Homicide victims and unclaimed dead honored by Episcopal churches

Episcopal churches in Louisville and Detroit step in to meet needs for liturgies of mourning and remembrance.

The Louisville Courier-Journal KY, features Christ Church Episcopal Cathedral’s service of remembrance for homicide victims and those loved them:

Lighting candles, singing plaintive hymns and offering prayers for peace and choked-up remembrances of the slain, scores of people gathered Sunday afternoon in Christ Church Episcopal Cathedral in Louisville to recall the city’s 62 victims of homicide in 2010….

The service — the first of what organizers hope is an annual event — was co-sponsored by the cathedral and the group Interfaith Paths to Peace.

The service was inspired in part by similar services that Bishop Terry White of the Episcopal Diocese of Kentucky had helped organize when he was pastor of the cathedral in Kansas City, Mo.

White said that a 2006 memorial on the fifth anniversary of the Sept. 11, 2001, attacks had inspired church members to become more aware of homicides taking place around them.

The Detroit News reports on St. Christopher-St. Paul Episcopal Church whose ministry is to the unclaimed dead of that city.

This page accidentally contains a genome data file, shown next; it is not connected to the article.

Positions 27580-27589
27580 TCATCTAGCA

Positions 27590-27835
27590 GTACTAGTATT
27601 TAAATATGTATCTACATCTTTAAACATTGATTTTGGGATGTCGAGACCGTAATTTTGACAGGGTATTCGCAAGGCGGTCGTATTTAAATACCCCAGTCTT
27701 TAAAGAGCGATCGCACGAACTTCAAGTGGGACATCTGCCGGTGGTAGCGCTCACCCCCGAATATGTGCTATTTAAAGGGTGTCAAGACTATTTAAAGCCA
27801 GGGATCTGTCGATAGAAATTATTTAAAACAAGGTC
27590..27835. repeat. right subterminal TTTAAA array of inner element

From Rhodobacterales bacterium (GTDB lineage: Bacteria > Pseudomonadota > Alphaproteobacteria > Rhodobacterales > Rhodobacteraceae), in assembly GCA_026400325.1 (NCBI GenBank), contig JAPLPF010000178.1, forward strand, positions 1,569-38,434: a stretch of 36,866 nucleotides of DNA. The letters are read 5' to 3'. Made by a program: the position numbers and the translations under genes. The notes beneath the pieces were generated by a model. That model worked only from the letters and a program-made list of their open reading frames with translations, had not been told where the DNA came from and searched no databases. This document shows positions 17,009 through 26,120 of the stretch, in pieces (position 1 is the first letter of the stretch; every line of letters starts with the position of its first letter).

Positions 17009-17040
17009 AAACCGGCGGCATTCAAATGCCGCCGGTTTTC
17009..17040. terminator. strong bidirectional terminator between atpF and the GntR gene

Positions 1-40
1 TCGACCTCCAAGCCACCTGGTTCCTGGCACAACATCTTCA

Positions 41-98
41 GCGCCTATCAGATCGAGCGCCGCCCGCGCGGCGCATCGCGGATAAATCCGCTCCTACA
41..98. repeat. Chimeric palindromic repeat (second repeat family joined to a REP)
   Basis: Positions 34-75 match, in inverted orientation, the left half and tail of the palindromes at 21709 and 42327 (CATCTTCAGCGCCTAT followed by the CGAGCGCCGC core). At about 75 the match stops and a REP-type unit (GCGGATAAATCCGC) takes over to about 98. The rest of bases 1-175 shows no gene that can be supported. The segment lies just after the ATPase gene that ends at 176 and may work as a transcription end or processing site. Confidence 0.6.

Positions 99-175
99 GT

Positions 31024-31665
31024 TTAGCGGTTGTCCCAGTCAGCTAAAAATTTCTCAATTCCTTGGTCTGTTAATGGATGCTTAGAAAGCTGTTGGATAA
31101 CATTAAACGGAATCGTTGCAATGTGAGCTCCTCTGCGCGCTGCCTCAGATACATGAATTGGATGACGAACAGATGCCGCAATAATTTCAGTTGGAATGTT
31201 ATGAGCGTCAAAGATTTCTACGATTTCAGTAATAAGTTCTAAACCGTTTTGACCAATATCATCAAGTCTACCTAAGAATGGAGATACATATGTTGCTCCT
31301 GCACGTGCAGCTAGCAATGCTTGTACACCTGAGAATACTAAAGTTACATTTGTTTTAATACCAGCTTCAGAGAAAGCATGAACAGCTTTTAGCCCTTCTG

Nearly three years ago Paul Betts, of Detroit, was on the freeway when he heard a radio story about the difficulty Detroit was having paying to bury bodies left at the morgue either because they had no kin or their families couldn’t afford burial. He realized that if people couldn’t afford a burial, they probably couldn’t afford a funeral or memorial service either.

So now on the third Wednesday of each month, a small group from St. Christopher-St. Paul Episcopal Church gather with some Perry’s employees to light some candles and say a prayer. It’s approaching three years now and they’ve memorialized about 1,400 people.

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